(Trust, Krutka, & Carpenter, 2016) state that “considering the diverse means for utilizing PLNs evident in our findings, we propose the following revised definition: PLNs are uniquely personalized, complex systems of interactions consisting of people, resources, and digital tools that support ongoing learning and professional growth”(pp 28). When I am confident in my ability to create clear learning outcomes for my tutors within our SDSU classroom, I am able to offer opportunities to illustrate learning beyond the task-based products we often complete with frustration and little connection. My goal is to see my learners using the theories, systems, and strategies we talk about in the K-12 classroom. From day one, The Pathways Tutors are able to learn in the field and treated like professionals. When these tutors are able to make connections with ease everything goes swimmingly. But what about when the commitment and collaboration are still not present? How should I utilize the PLN to foster the engagement of that tutor I can’t seem to reach?
I believe that in today’s world engagement and ownership of learning often grows for students and teachers when collaboration extends beyond the classroom.
Universal Design for Learning. supports “Learning for All ” by facilitating learning through:
- Representation: demonstrating the learning in different ways.
- Action and Expression: all the approach to and demonstration of learning to happen in different ways.
- Engagement: Ofer multiple options for projects that spur interest in learning.
You can read and watch more about Universal Design for Learning via CAST.
Service learning requires our students to naturally work outside of the college setting. Utilizing Universal Design for Learning has the ability to build on and expand collaboration in unique ways. This is especially true when educators require the use of digital tools to support learning a classroom goal. For the Pathways Tutors, UDL would build collegial experiences beyond the SDSU campus and San Diego community.
All professional learning requires an element of accountability. In order for my ‘dream’ PLN to happen within the service-learning classroom, we have to be willing to show vulnerability and observe each other as professional practitioners. In 2018, Requard illustrates how observations can be meaningful elements of daily learning. This level of humility is especially important when we build new professional skills. My ideal PLN service-learning course would have to have clear expectations for course outcomes, opportunities to build and foster trust between learners and require students to unpack their growth-mindset. Setting up an observation system that builds on and supports the professional goals of each tutor as they identify what the students in the classroom needs for instructional growth providing true reciprocity.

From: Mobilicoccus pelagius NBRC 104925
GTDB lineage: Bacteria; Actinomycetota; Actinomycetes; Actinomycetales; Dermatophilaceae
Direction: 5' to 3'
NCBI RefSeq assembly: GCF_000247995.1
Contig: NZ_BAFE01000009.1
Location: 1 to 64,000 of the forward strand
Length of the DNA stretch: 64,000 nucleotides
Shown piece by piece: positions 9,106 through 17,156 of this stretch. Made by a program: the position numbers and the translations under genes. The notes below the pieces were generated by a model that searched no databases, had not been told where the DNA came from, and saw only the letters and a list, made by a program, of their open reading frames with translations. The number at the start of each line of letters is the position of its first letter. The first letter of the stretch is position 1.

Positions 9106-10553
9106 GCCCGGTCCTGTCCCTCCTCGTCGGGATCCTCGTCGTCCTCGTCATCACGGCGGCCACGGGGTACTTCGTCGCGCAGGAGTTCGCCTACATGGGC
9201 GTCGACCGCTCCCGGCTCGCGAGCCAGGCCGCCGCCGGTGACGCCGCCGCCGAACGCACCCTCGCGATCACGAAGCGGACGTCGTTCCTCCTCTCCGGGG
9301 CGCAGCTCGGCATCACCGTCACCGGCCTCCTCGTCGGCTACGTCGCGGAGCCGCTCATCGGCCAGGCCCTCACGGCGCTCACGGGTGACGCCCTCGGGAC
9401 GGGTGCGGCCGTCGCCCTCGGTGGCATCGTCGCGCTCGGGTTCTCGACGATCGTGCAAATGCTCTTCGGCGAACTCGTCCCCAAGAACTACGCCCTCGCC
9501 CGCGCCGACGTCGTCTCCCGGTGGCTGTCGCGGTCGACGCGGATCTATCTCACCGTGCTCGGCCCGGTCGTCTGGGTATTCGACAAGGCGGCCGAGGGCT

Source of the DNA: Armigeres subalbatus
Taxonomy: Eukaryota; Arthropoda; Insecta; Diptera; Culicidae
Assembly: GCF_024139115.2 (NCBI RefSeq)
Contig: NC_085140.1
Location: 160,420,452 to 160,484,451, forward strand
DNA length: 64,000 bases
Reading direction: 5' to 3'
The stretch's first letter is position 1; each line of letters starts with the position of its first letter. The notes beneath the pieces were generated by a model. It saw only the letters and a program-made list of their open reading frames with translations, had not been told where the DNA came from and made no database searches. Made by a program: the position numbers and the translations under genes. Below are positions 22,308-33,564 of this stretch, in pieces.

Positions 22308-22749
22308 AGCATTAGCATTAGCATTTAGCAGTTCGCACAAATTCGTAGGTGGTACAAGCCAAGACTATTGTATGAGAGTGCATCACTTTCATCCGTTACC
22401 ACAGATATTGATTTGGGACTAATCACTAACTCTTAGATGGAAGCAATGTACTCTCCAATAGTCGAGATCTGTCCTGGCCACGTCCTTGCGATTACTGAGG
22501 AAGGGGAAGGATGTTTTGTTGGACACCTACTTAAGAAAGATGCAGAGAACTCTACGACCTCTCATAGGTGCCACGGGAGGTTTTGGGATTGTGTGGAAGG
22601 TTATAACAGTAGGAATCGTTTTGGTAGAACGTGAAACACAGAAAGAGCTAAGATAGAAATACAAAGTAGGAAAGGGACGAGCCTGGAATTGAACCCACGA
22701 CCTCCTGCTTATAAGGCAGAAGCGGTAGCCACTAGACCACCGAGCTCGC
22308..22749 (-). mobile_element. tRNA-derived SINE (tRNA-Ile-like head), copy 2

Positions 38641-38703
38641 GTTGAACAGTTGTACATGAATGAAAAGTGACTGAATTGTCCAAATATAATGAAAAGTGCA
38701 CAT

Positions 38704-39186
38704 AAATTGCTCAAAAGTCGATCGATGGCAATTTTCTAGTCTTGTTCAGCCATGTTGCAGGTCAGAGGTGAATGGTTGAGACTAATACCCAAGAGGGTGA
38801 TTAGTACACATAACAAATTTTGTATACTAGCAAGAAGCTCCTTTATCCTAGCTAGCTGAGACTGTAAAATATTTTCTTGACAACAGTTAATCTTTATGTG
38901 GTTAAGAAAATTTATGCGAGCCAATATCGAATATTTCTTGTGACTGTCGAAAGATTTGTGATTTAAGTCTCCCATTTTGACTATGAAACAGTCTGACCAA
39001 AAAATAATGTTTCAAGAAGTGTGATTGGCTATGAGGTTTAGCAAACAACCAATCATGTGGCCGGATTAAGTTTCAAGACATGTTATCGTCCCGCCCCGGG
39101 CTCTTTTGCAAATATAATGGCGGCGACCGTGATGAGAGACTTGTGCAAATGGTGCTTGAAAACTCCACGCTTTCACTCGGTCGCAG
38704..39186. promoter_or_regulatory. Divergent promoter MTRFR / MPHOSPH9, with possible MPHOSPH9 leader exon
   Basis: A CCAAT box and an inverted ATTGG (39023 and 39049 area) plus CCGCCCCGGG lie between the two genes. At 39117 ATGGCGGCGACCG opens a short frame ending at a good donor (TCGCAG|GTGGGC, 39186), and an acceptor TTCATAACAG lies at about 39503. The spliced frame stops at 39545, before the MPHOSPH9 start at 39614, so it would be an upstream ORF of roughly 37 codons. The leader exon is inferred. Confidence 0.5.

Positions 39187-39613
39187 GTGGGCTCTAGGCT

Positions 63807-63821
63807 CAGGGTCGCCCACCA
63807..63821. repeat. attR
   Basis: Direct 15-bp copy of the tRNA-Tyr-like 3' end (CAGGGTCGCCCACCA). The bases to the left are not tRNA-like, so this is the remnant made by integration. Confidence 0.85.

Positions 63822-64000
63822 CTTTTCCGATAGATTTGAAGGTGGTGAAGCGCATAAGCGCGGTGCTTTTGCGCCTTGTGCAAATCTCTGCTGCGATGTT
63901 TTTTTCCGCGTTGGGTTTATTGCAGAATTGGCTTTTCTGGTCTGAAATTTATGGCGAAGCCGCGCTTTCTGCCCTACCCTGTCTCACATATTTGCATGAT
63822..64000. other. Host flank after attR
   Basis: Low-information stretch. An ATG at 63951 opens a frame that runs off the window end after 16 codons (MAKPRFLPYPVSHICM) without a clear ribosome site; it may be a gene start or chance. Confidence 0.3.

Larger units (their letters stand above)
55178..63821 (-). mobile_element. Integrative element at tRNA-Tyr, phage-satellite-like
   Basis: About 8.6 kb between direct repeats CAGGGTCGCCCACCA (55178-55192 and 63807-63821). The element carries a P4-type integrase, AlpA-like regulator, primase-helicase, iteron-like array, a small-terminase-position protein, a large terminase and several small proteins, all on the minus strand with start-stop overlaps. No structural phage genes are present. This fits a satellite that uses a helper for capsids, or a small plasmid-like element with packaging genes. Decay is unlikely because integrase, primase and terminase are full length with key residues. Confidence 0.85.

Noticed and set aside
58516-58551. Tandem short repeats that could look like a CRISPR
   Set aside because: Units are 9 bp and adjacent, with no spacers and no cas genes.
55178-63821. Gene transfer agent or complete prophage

When my tutors are able to identify ways they can support the learning in classrooms through the 21st- century skills our society values, they can collaborate and hold each other accountable in meaningful ways. Stay tuned, I hope this will allow us to grow our Pathways Tutoring program in ways that creates limitless connections and application for San Diego State University and the San Diego community.
CAST. (2018, August 31). CAST: About Universal Design for Learning. Retrieved April 1, 2019, from http://www.cast.org/our-work/about-udl.html
Requard, A. (2018, February 12). #ObserveMe: Improving Our Practice as Professionals. Retrieved from https://appsolutelyapril.com/2018/02/12/observeme-improving-our-practice-as-professionals/
Trust, T., Krutka, D. G., & Carpenter, J. P. (2016). “Together we are better”: Professional learning networks for teachers. Computers & Education, 102, 15–34. https://doi.org/10.1016/j.compedu.2016.06.007